A short while ago in this space, I criticized the Fed’s efforts to depress long-term interest rates, and urged the Bank of Canada and the federal government to avoid doing the same in Canada. No matter how persuasive I was, savers face a few rough years, and even the boomers still some years from retiring may see mediocre returns until they do.
If you, like me, hold lots of dull, low-yielding assets, you’re probably tempted to flip the page. This magazine has lots of advice about boosting returns—getting some “alpha” from your assets—so you can retire richer. But the simpler, safer route to a secure retirement is this: work a few years longer.
I sense some pages turning. If you’re still with me, though, here are two thoughts to start.
First, consider what many of the readers who flipped ahead are thinking: “The smart money—the pension funds—are into real estate, infrastructure, and private equity. They see alpha there. So I should get some too.” Trouble is, those readers will be bidding against people who are buying that stuff not just because they’re smart, but because they have to.
Most pension fund managers do not control their liabilities. Plan sponsors do that. The sponsor makes promises that cost, say, 5% after inflation, then tells the asset manager: “Earn that!” So the manager buys riskier assets, hoping for the required return. That doesn’t necessarily end happily. Certainly not for the many pension plans whose risky plays have already landed them in deep holes. And especially not for the retail investor who gets only what the big players leave behind.
Second, alpha is seductive. Why work, when my money can work for me? True—if a timely payoff were guaranteed. But risk is risk. Over a three-year time horizon, a eurozone meltdown, for example, could devastate your savings. At least a lottery ticket limits your downside.
The math is compelling: a few extra years of work can boost your retirement income far more when you take risk into account. Consider one of those hypothetical readers who flipped ahead. He’s 52, earns $100,000 annually, has $400,000 in savings, and will save $20,000 a year until retirement. He expects low-risk returns in line with economic growth, say about 2% after inflation. (We’ll ignore taxes and government retirement benefits to keep things simple.) If he retires at 62, his nest egg will pay out $42,000 a year until he’s 82. But if he works until age 65—just three more years of saving—then his nest egg will provide a much larger annual income of $56,000.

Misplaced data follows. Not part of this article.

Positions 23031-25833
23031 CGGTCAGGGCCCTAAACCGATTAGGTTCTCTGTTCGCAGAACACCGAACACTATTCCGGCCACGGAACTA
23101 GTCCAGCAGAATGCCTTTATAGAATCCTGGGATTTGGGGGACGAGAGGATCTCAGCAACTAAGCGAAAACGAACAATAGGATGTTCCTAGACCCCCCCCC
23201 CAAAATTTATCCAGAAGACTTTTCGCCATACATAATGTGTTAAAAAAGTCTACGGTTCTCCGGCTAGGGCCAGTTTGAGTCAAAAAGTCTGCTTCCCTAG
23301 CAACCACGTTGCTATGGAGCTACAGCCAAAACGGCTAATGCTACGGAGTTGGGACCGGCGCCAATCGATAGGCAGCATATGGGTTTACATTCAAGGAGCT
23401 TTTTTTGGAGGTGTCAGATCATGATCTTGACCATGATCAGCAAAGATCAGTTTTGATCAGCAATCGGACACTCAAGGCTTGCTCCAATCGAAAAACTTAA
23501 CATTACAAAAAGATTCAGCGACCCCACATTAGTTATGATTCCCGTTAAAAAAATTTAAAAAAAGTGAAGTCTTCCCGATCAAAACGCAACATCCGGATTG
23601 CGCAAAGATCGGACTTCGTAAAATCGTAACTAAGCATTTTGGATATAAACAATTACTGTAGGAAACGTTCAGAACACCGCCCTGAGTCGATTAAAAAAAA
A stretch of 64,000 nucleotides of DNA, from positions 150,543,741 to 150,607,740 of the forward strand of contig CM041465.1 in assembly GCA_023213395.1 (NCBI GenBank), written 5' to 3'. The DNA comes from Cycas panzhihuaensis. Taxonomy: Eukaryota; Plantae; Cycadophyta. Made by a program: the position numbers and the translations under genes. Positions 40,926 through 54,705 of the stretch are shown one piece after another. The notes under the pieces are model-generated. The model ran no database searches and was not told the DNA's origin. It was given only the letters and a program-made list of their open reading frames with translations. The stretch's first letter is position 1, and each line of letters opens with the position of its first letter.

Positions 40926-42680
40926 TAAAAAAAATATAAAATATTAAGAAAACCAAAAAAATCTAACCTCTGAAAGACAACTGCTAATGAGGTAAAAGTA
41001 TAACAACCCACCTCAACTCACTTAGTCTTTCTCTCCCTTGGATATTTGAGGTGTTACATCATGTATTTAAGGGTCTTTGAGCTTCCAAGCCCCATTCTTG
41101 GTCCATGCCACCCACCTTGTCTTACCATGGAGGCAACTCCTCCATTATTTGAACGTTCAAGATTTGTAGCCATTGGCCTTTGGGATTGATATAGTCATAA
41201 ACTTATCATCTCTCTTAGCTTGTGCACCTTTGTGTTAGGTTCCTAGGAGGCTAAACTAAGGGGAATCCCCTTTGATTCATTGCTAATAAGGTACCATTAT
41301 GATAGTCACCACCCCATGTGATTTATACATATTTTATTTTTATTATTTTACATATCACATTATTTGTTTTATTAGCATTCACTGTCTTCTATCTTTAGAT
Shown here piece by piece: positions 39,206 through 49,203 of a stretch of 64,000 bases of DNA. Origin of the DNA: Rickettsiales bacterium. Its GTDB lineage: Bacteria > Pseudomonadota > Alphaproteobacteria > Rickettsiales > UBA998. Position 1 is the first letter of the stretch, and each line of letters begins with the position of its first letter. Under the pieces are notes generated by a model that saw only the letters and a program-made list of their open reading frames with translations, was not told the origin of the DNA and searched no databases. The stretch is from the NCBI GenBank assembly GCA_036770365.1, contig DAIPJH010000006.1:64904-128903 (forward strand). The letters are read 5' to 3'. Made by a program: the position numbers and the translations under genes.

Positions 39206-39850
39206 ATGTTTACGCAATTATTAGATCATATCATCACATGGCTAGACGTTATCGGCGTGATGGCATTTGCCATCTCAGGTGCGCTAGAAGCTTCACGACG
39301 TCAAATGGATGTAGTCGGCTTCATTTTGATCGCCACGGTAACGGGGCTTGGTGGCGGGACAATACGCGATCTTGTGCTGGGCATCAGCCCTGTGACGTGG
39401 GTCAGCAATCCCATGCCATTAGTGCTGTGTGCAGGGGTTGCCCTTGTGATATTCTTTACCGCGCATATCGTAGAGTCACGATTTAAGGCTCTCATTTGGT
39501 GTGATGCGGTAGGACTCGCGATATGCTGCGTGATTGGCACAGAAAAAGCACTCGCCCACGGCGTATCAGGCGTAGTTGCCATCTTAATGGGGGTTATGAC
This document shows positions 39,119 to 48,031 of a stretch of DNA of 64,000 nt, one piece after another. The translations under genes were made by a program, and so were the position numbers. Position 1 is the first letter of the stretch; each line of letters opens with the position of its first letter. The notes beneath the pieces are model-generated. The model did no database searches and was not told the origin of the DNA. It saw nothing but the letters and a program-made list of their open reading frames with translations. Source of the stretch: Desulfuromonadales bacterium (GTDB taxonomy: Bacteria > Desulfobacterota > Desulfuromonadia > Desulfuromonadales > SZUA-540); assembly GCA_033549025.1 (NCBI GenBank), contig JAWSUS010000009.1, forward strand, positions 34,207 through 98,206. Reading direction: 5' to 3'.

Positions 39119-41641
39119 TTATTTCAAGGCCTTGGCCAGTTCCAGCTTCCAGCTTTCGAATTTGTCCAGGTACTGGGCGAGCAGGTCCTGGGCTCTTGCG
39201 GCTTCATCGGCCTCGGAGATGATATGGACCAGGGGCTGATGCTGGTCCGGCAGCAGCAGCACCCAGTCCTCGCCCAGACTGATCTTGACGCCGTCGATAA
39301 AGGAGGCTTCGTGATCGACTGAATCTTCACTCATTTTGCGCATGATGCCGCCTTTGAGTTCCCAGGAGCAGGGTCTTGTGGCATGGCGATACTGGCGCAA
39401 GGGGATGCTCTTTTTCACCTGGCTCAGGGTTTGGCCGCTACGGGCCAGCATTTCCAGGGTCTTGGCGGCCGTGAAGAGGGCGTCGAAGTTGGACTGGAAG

Could he get that increase by getting a higher investment return instead? Yes—if he could get his return up to 3.5% after inflation, year-in year-out. Maybe the smart-money pension plans can get that. And plenty of promoters promise it. But risk is risk. Undershoot the 2% low-risk return by the same margin, and if he wants to get that $56,000 annual payout, he’ll have to work until he’s 69.
Here in the real world, the message that working longer pays off is getting through. Over the decade ending in 2011, the average retirement age for private-sector workers rose by nearly two years. Even governments, whose pension-plan payouts are far outpacing contributions, are starting to get their workers to stay on the job longer. Take into account the delay in Old Age Security, and the fact that the Canada and Quebec pension plans will pay more to people who put off receiving their benefits, and later retirement becomes even more attractive.
The guy who flipped ahead has other thoughts. By now, he might be trolling the investment forums looking for hot tips, ready to challenge the sharpest operators in the financial world. It’s too late to tell him that working longer can deliver higher retirement income far more reliably than riskier investing. (And perhaps note that people who work longer often live longer too.)
Those messages are for those of us still on this page. And don’t worry that the guy who flipped ahead might chill out ahead of you. His risky quest for alpha will keep him tense, and likely keep him working, years after you’ve cashed out.
William Robson is president and CEO of the C. D. Howe Institute